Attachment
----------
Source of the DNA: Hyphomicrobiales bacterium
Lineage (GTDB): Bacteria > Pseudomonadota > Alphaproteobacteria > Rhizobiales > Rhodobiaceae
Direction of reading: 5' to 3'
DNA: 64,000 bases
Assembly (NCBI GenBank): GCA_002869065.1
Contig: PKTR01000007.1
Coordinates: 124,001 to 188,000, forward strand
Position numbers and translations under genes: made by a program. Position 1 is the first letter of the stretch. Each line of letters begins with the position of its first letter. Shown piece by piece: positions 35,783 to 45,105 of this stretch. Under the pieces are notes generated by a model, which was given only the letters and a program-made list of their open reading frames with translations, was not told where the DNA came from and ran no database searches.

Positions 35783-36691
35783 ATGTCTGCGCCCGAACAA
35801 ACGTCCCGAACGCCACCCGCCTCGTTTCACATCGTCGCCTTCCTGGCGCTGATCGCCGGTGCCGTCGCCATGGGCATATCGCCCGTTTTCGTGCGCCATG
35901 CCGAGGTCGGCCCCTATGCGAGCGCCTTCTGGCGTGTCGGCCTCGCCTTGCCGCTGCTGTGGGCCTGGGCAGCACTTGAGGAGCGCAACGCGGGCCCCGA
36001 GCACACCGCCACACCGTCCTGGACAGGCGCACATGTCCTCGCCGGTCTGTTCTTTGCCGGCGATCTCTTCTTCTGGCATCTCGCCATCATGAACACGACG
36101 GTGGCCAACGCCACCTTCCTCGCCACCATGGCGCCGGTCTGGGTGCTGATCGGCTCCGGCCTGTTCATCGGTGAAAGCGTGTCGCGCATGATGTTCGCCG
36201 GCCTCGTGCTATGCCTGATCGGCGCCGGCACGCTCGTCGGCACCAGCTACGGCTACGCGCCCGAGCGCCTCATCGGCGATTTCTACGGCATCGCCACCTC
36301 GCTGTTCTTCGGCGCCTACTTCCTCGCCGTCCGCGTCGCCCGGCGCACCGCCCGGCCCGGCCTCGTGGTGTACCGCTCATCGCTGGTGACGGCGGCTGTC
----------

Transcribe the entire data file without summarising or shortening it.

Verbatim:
Source of the DNA: Hyphomicrobiales bacterium
Lineage (GTDB): Bacteria > Pseudomonadota > Alphaproteobacteria > Rhizobiales > Rhodobiaceae
Direction of reading: 5' to 3'
DNA: 64,000 bases
Assembly (NCBI GenBank): GCA_002869065.1
Contig: PKTR01000007.1
Coordinates: 124,001 to 188,000, forward strand
Position numbers and translations under genes: made by a program. Position 1 is the first letter of the stretch. Each line of letters begins with the position of its first letter. Shown piece by piece: positions 35,783 to 45,105 of this stretch. Under the pieces are notes generated by a model, which was given only the letters and a program-made list of their open reading frames with translations, was not told where the DNA came from and ran no database searches.

Positions 35783-36691
35783 ATGTCTGCGCCCGAACAA
35801 ACGTCCCGAACGCCACCCGCCTCGTTTCACATCGTCGCCTTCCTGGCGCTGATCGCCGGTGCCGTCGCCATGGGCATATCGCCCGTTTTCGTGCGCCATG
35901 CCGAGGTCGGCCCCTATGCGAGCGCCTTCTGGCGTGTCGGCCTCGCCTTGCCGCTGCTGTGGGCCTGGGCAGCACTTGAGGAGCGCAACGCGGGCCCCGA
36001 GCACACCGCCACACCGTCCTGGACAGGCGCACATGTCCTCGCCGGTCTGTTCTTTGCCGGCGATCTCTTCTTCTGGCATCTCGCCATCATGAACACGACG
36101 GTGGCCAACGCCACCTTCCTCGCCACCATGGCGCCGGTCTGGGTGCTGATCGGCTCCGGCCTGTTCATCGGTGAAAGCGTGTCGCGCATGATGTTCGCCG
36201 GCCTCGTGCTATGCCTGATCGGCGCCGGCACGCTCGTCGGCACCAGCTACGGCTACGCGCCCGAGCGCCTCATCGGCGATTTCTACGGCATCGCCACCTC
36301 GCTGTTCTTCGGCGCCTACTTCCTCGCCGTCCGCGTCGCCCGGCGCACCGCCCGGCCCGGCCTCGTGGTGTACCGCTCATCGCTGGTGACGGCGGCTGTC